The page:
In 2050 there will be 9.7 billion people on earth. In order to feed them, the global food system will need to produce 70 per cent more calories than it currently does and must do so in a way that is equitable, nutritious, ecologically sustainable and carbon negative. Yet agriculture is already responsible for a third of total greenhouse gas emissions. How will this work?
Agriculture has always terraformed but it is not only landscapes and food that are produced. Crop rotation, annual harvests and cattle domestication gave the world writing, taxation and urban settlement but they also gave us a semiotics of agrarian simplicity and limitless nature that is the veil behind which geochemical meltdown is disguised.
Born from the tradition of farmer’s almanacs that reaches back as far as ancient Mesopotamia, Black Almanac embraces artificiality and the chemical-materialist potential of food as a locus for planetary transformation. Named for the fertile soil of the Nile River Delta, from which systematic agriculture and the words “alchemy” and “chemistry” descend, Black Almanac is a plan for 2050 that plots 31 fundamental steps – from infrastructure to institutions, one per growing season – to construct a viable food system by the autumn of that year.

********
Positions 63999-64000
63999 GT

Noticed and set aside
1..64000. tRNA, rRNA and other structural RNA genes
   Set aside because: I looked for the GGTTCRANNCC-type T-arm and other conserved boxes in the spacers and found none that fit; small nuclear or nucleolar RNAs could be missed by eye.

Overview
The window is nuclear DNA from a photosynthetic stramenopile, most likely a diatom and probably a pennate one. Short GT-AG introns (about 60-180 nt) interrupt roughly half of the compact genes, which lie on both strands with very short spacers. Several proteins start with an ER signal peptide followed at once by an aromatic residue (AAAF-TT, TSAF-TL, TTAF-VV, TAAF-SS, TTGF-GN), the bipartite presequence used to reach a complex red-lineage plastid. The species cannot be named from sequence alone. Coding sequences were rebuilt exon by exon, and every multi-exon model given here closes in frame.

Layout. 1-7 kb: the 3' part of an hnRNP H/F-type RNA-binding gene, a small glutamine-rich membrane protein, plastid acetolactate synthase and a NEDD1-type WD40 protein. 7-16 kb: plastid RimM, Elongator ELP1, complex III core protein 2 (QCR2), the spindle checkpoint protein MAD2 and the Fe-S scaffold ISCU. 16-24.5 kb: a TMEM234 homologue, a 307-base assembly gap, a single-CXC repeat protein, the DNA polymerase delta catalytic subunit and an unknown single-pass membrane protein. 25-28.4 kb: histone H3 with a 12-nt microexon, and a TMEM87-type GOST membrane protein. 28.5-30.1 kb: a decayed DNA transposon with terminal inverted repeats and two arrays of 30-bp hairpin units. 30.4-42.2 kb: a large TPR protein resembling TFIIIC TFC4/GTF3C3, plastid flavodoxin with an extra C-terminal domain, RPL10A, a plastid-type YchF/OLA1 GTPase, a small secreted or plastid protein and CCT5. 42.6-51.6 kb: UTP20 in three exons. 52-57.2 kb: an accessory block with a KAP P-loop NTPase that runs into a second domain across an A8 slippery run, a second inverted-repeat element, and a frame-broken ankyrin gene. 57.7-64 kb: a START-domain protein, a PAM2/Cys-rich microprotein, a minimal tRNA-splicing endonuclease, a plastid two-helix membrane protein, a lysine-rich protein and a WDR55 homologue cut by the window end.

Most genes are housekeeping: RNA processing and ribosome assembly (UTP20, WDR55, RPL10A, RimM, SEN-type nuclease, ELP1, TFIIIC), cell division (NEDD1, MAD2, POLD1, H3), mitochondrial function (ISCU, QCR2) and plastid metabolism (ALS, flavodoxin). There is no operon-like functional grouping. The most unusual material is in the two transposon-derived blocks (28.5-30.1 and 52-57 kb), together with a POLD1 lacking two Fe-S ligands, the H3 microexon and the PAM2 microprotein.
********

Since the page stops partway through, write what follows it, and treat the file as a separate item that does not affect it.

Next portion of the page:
By eating we translate the planet and the planet in turn translates us. Black Almanac’s goal is not merely the piecemeal replacement of outmoded tools, malfunctioning chemopolitics and a reactionary food culture. It is the production of a new earth.